Rhythm & Views 

Faun Fables

Dawn McCarthy and Nils Frykdahl can't be serious. This all must be a joke, a farcical take on melodramatic songwriting, on musical interludes in pretentious theatrical productions.

How else can one explain the lyrics for "Transit Theme": "I am a transit rider. Goings and comings, at all hours. In the light and in the dark." The song builds into a dark chorus, and McCarthy sings operatically, "The tokens are $1.25." The emphatic emotion combined with the mundane lyrics must be a commentary on our human relation to public transit. And in "Questioning," when both McCarthy and Frykdahl whisper, "Do you want a piece of hard candy?" and then Frykdahl repeats the line with gusto--the repetition of this question simply has to evoke the terror one would feel if someone asked them if they wanted some candy on the subway.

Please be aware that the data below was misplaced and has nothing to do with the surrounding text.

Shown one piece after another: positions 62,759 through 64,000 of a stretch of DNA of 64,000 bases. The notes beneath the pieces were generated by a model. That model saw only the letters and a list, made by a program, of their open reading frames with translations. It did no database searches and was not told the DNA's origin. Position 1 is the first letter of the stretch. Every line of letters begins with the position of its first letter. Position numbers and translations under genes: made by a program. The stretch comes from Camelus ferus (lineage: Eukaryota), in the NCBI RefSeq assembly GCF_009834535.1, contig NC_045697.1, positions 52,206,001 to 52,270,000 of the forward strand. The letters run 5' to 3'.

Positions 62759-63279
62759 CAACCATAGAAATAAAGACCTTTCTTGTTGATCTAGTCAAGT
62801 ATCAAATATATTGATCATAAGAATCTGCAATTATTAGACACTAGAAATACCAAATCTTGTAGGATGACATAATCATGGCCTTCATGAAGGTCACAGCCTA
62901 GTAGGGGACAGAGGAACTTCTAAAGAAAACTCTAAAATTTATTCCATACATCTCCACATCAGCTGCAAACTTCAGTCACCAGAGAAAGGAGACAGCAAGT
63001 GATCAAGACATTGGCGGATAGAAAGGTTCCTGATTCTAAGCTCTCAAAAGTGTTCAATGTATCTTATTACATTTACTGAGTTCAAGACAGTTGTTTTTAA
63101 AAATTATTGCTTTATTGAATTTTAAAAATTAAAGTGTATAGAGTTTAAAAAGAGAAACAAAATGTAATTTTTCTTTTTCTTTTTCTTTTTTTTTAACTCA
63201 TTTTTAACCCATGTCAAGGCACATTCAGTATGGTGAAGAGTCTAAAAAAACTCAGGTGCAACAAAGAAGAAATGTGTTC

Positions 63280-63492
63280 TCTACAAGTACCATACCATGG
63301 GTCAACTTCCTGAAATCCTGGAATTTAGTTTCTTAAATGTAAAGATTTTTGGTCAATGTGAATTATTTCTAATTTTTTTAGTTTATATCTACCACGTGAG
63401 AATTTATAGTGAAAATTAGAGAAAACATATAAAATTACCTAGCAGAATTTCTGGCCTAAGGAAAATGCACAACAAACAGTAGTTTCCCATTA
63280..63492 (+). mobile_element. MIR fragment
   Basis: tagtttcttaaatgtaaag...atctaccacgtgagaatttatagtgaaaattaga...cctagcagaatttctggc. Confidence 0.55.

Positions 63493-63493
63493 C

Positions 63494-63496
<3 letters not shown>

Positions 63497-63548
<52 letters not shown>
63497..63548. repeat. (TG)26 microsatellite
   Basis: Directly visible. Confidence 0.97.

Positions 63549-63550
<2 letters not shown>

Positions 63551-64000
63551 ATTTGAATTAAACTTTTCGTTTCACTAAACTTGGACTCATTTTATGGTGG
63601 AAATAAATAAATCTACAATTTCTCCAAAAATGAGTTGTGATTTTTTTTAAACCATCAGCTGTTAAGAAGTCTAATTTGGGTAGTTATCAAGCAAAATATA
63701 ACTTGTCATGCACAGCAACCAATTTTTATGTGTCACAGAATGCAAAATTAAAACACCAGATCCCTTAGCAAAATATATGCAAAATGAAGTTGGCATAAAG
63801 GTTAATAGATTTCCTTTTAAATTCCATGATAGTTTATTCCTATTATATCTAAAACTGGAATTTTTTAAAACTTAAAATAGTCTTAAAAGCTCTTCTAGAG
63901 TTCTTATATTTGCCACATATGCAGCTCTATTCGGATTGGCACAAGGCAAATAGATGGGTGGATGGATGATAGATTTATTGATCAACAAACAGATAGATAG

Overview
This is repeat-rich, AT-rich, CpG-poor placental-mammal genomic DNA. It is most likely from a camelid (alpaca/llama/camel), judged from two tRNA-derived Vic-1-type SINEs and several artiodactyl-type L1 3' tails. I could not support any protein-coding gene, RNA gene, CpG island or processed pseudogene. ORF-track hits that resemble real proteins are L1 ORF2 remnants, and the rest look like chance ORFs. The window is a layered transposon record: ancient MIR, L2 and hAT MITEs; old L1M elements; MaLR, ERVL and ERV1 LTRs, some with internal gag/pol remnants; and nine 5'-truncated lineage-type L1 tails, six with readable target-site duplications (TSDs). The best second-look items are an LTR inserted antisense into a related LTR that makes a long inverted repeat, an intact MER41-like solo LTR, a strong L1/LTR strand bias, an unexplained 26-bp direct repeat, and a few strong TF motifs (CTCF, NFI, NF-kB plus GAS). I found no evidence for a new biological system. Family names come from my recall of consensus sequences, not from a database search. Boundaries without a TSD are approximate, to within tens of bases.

Likewise, McCarthy's faux-orgasmic yipping on "In Speed" is an aural invocation of the brakes on a subway train, and intends to induce nausea. The actual play that was based on some of these songs must also be a satiric glimpse at melodrama, and at the way we make the transit system, especially the New York City subways, into a fetish. McCarthy's authentic rendering of the traditional Anglo-Saxon "House Carpenter," along with her old English tonality and instrumentation on all of her songs, lends even more of an ironic nature to the songs about subways. It simply has to be a joke.

More by Annie Holub


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